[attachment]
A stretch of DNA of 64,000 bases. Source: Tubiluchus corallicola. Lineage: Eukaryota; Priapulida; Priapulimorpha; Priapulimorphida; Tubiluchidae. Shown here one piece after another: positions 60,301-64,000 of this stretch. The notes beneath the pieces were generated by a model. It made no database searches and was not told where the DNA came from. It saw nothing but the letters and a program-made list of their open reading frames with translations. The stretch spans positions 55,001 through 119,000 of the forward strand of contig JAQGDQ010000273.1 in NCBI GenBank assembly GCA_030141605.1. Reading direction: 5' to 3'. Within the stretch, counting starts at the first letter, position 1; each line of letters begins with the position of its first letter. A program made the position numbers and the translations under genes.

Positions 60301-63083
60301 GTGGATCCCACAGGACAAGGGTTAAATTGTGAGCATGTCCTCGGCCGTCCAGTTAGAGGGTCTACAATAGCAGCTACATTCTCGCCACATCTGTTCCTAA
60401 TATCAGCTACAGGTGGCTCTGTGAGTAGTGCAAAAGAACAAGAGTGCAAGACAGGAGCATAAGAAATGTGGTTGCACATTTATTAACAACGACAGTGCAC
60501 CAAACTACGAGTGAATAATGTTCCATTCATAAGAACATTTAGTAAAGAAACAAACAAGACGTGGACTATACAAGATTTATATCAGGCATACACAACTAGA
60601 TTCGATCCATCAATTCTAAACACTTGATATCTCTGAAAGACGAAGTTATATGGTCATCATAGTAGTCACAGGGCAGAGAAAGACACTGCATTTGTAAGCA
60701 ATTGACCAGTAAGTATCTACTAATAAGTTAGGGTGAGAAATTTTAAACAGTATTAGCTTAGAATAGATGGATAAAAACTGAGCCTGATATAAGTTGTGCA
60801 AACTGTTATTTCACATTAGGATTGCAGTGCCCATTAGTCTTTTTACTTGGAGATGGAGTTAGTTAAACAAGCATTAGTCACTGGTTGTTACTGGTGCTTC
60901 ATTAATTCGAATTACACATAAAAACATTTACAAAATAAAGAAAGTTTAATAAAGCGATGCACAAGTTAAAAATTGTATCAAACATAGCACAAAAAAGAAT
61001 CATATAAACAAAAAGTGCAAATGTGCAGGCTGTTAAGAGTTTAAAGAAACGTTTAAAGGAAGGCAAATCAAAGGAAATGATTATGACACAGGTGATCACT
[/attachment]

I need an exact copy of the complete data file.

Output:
A stretch of DNA of 64,000 bases. Source: Tubiluchus corallicola. Lineage: Eukaryota; Priapulida; Priapulimorpha; Priapulimorphida; Tubiluchidae. Shown here one piece after another: positions 60,301-64,000 of this stretch. The notes beneath the pieces were generated by a model. It made no database searches and was not told where the DNA came from. It saw nothing but the letters and a program-made list of their open reading frames with translations. The stretch spans positions 55,001 through 119,000 of the forward strand of contig JAQGDQ010000273.1 in NCBI GenBank assembly GCA_030141605.1. Reading direction: 5' to 3'. Within the stretch, counting starts at the first letter, position 1; each line of letters begins with the position of its first letter. A program made the position numbers and the translations under genes.

Positions 60301-63083
60301 GTGGATCCCACAGGACAAGGGTTAAATTGTGAGCATGTCCTCGGCCGTCCAGTTAGAGGGTCTACAATAGCAGCTACATTCTCGCCACATCTGTTCCTAA
60401 TATCAGCTACAGGTGGCTCTGTGAGTAGTGCAAAAGAACAAGAGTGCAAGACAGGAGCATAAGAAATGTGGTTGCACATTTATTAACAACGACAGTGCAC
60501 CAAACTACGAGTGAATAATGTTCCATTCATAAGAACATTTAGTAAAGAAACAAACAAGACGTGGACTATACAAGATTTATATCAGGCATACACAACTAGA
60601 TTCGATCCATCAATTCTAAACACTTGATATCTCTGAAAGACGAAGTTATATGGTCATCATAGTAGTCACAGGGCAGAGAAAGACACTGCATTTGTAAGCA
60701 ATTGACCAGTAAGTATCTACTAATAAGTTAGGGTGAGAAATTTTAAACAGTATTAGCTTAGAATAGATGGATAAAAACTGAGCCTGATATAAGTTGTGCA
60801 AACTGTTATTTCACATTAGGATTGCAGTGCCCATTAGTCTTTTTACTTGGAGATGGAGTTAGTTAAACAAGCATTAGTCACTGGTTGTTACTGGTGCTTC
60901 ATTAATTCGAATTACACATAAAAACATTTACAAAATAAAGAAAGTTTAATAAAGCGATGCACAAGTTAAAAATTGTATCAAACATAGCACAAAAAAGAAT
61001 CATATAAACAAAAAGTGCAAATGTGCAGGCTGTTAAGAGTTTAAAGAAACGTTTAAAGGAAGGCAAATCAAAGGAAATGATTATGACACAGGTGATCACT